Despite Calls to Support Armenia, India Should Take Its Cues from Russia, Analysts Say

© AFP 2023 / INDRANIL MUKHERJEEAn Advanced Light Helicopter (ALH) of the Indian Air Force
An Advanced Light Helicopter (ALH) of the Indian Air Force - Sputnik International
Both Azerbaijan and Armenia have blamed each other for triggering the latest round of hostilities over the Nagorno-Karabakh region, which has been disputed between the two countries since the 1980s. Major powers, including Russia, Iran, and the US, have called for defusing the tensions. Turkey, on the other hand, has backed Azerbaijan.

A growing number of Indian social media users have called upon the federal government to back Armenia in its ongoing conflict with Azerbaijan over Nagorno-Karabakh, a self-proclaimed republic whose independence is not internationally recognised.

The outpouring of support for Yerevan among Indian social media users is premised on Armenia’s diplomatic support for New Delhi after the abrogation of the temporary special status for the state of Jammu and Kashmir, which is at the centre of India's decades-long dispute with Pakistan.

Indian Russian affairs expert Professor Rajan Kumar, however, told Sputnik that New Delhi’s interests lie in "taking cues" from Russia, which has appealed to both Yerevan and Baku to de-escalate tensions.

“Our policy in the post-Soviet republics has always been to back Moscow. I believe that New Delhi would continue to take its cues from the Kremlin as far as the current conflict is concerned”, opined Kumar, an associate professor at the School of International Studies at the Jawaharlal Nehru University.

The academic recalled that India was one of the first major powers to come out in Moscow’s support over Crimea's reunification with Russia in 2014. “We have recognised Russia's legitimate interests in the region. This should continue”, felt Kumar.

A T-64 tank of the Nagorno-Karabakh Defense Army on the first line of defense. - Sputnik International
Flashpoint Nagorno-Karabakh: How the Armenian-Azeri Conflict Started and What’s at Stake
India’s then National Security Adviser Shivshankar Menon stated in March 2014 that "legitimate" Russian interests were involved in Crimea, as New Delhi stood behind Moscow amid criticism from Western powers.

Kumar labelled India's stance at the time as a "departure" from its previously "unambiguous" policy in the regional conflicts. “Clearly, more Russian stakes are involved in this conflict than in Syria or Afghanistan. In both the cases, New Delhi has not taken any clear sides”, he noted.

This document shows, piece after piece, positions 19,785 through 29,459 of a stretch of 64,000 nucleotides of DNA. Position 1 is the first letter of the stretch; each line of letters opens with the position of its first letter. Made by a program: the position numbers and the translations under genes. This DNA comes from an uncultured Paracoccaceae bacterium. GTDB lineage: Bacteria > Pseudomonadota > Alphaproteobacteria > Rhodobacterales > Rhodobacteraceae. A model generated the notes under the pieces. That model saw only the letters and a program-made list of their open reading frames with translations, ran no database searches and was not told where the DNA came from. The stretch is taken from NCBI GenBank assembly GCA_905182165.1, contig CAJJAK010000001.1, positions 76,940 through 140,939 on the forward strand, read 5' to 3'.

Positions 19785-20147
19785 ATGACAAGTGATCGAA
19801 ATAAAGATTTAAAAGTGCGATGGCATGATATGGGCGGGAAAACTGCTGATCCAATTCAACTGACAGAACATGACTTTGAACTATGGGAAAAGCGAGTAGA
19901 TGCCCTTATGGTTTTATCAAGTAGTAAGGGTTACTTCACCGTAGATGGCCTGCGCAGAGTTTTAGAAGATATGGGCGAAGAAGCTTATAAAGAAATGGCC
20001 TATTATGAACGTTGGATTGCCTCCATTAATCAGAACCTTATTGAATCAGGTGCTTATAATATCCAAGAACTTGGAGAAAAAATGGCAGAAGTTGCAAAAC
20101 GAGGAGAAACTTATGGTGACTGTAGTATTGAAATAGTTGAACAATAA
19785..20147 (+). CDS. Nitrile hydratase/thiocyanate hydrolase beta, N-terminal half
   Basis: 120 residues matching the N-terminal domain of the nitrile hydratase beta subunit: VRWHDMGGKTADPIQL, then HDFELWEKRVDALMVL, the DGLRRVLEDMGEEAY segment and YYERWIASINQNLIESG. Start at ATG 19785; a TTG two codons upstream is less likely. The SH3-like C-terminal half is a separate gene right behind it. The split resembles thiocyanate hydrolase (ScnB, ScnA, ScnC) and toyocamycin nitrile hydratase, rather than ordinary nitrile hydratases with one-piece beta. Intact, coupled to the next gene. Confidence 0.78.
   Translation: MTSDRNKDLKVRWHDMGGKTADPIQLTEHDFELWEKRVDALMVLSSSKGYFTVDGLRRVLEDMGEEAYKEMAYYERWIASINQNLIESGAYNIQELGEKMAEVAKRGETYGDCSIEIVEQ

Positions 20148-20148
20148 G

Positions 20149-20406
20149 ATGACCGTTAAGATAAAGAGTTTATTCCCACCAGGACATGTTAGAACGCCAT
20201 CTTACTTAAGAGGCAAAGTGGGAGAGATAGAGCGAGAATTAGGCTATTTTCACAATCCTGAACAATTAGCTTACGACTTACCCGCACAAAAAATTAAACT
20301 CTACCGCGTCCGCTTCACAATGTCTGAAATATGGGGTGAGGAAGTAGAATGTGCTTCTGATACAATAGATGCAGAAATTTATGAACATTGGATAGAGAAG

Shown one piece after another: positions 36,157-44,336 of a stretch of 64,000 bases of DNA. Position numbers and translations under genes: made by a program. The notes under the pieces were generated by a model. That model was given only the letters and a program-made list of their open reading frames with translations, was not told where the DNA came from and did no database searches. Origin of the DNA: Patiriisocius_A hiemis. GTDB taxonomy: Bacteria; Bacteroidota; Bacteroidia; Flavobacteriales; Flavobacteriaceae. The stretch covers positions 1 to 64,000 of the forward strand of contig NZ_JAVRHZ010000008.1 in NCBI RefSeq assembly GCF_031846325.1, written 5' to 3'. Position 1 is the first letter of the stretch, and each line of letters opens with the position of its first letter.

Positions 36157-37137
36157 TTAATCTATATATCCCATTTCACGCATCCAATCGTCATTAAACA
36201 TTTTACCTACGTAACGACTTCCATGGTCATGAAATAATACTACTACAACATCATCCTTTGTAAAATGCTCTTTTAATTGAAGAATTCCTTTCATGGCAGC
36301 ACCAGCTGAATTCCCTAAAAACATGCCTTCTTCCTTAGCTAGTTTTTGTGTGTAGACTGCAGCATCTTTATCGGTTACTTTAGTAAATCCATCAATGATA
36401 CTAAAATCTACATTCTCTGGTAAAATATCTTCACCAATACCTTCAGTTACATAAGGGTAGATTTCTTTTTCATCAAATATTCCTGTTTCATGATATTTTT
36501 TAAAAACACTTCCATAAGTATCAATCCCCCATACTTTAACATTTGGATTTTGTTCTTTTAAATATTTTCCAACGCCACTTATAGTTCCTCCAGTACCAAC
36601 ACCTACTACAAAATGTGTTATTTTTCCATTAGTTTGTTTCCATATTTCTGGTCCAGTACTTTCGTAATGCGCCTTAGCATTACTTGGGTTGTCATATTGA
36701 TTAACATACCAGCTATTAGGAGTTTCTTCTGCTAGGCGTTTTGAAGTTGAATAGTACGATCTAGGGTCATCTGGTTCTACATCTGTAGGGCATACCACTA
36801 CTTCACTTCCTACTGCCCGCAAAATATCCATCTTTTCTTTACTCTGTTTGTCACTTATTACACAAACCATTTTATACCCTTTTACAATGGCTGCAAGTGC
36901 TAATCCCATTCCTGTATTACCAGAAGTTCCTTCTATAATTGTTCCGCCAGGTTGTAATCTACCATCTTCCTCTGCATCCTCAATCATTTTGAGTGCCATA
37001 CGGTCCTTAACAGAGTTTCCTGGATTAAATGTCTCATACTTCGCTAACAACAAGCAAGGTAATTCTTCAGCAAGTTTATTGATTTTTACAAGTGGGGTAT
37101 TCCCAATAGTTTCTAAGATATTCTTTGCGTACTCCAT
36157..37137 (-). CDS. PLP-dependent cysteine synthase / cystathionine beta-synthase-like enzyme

Stressing the complex nature of the current conflict in Nagorno-Karabakh, Kumar also suggested that mediation from regional powers would ultimately force both Azerbaijan and Armenia to come to the negotiating table.

“While Turkey has taken sides with Azerbaijan, it would also be mindful of the fact that Armenia is part of the Collective Security Treaty Organisation (CSTO). I don’t think Ankara would risk the invoking of the treaty, given that it hasn’t been on particularly good footing with its NATO allies”, said Kumar.

India’s Ministry of External Affairs (MEA) called for a "diplomatic resolution" of the Armenia-Azerbaijan border dispute in the wake of the previous flare-up in July this year.

“We urge the sides to maintain restraint and take all possible steps to maintain peace at the border. India believes that any lasting resolution of the conflict can only be achieved peacefully through diplomatic negotiations”, the MEA said at the time. 

Dr Sumant Swain, deputy director at the Eurasian Foundation think tank, told Sputnik that a conflict in the region won't serve New Delhi's interest. "We must not forget that the our International North-South Transport Corridor passes through the region. Mediation, probably by Russia, can be the only way forward from here", he said.

The International North-South Transport Corridor (INSTC), once fully operational, will bring down the transportation time between India and Russia, Central Asian countries, by almost 50 percent, India’s former External Affairs Minister Sushma Swaraj said in 2015. The INSTC would also make trade more economical between India and energy-rich Central Asia and beyond, according to the Indian government’s assessment.

Armenia’s Support for India

Armenian Prime Minister Nikol Pashinyan expressed his support for India in the Kashmir dispute, while talking to an Indian news channel on the side-lines of the United Nations General Assembly (UNGA) last year.

​Several Indian social media users, while retweeting the Armenian leader’s interview, have prodded New Delhi to back Yerevan.

​India’s Ambassador to Armenia K.D. Dewal on 24 September met Head of Police Colonel Vahe Ghazaryan to discuss "issues of mutual interest", according to the Indian mission.

Azerbaijan, on the other hand, has been vocal about its support for Pakistan and has backed Islamabad’s calls denouncing "atrocities" in the Indian-administered part of Kashmir.

“Azerbaijan considers Pakistan its close friend and would continue to support it at every forum”, Azerbaijan's President Ilham Aliyev stated in a press release in May this year.

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